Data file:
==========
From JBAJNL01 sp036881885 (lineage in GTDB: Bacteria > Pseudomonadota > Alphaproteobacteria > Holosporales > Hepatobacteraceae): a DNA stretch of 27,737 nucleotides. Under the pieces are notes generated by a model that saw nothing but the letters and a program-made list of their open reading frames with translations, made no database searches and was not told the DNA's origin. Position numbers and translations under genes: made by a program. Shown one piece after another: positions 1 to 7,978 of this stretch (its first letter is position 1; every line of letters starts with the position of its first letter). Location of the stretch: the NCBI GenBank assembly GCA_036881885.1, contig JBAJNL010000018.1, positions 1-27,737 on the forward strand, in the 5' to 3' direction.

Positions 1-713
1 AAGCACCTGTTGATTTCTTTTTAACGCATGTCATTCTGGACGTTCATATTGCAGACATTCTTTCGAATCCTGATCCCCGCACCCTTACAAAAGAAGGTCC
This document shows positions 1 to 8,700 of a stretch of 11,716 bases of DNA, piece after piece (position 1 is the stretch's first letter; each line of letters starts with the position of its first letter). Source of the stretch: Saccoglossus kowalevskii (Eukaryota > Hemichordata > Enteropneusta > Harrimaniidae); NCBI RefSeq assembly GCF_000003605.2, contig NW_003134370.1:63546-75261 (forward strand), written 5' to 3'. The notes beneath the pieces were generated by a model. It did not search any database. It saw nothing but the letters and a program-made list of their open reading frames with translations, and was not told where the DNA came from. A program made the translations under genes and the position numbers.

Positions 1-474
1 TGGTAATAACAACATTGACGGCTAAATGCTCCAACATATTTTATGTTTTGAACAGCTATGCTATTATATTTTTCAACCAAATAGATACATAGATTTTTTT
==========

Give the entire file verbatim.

From JBAJNL01 sp036881885 (lineage in GTDB: Bacteria > Pseudomonadota > Alphaproteobacteria > Holosporales > Hepatobacteraceae): a DNA stretch of 27,737 nucleotides. Under the pieces are notes generated by a model that saw nothing but the letters and a program-made list of their open reading frames with translations, made no database searches and was not told the DNA's origin. Position numbers and translations under genes: made by a program. Shown one piece after another: positions 1 to 7,978 of this stretch (its first letter is position 1; every line of letters starts with the position of its first letter). Location of the stretch: the NCBI GenBank assembly GCA_036881885.1, contig JBAJNL010000018.1, positions 1-27,737 on the forward strand, in the 5' to 3' direction.

Positions 1-713
1 AAGCACCTGTTGATTTCTTTTTAACGCATGTCATTCTGGACGTTCATATTGCAGACATTCTTTCGAATCCTGATCCCCGCACCCTTACAAAAGAAGGTCC
This document shows positions 1 to 8,700 of a stretch of 11,716 bases of DNA, piece after piece (position 1 is the stretch's first letter; each line of letters starts with the position of its first letter). Source of the stretch: Saccoglossus kowalevskii (Eukaryota > Hemichordata > Enteropneusta > Harrimaniidae); NCBI RefSeq assembly GCF_000003605.2, contig NW_003134370.1:63546-75261 (forward strand), written 5' to 3'. The notes beneath the pieces were generated by a model. It did not search any database. It saw nothing but the letters and a program-made list of their open reading frames with translations, and was not told where the DNA came from. A program made the translations under genes and the position numbers.

Positions 1-474
1 TGGTAATAACAACATTGACGGCTAAATGCTCCAACATATTTTATGTTTTGAACAGCTATGCTATTATATTTTTCAACCAAATAGATACATAGATTTTTTT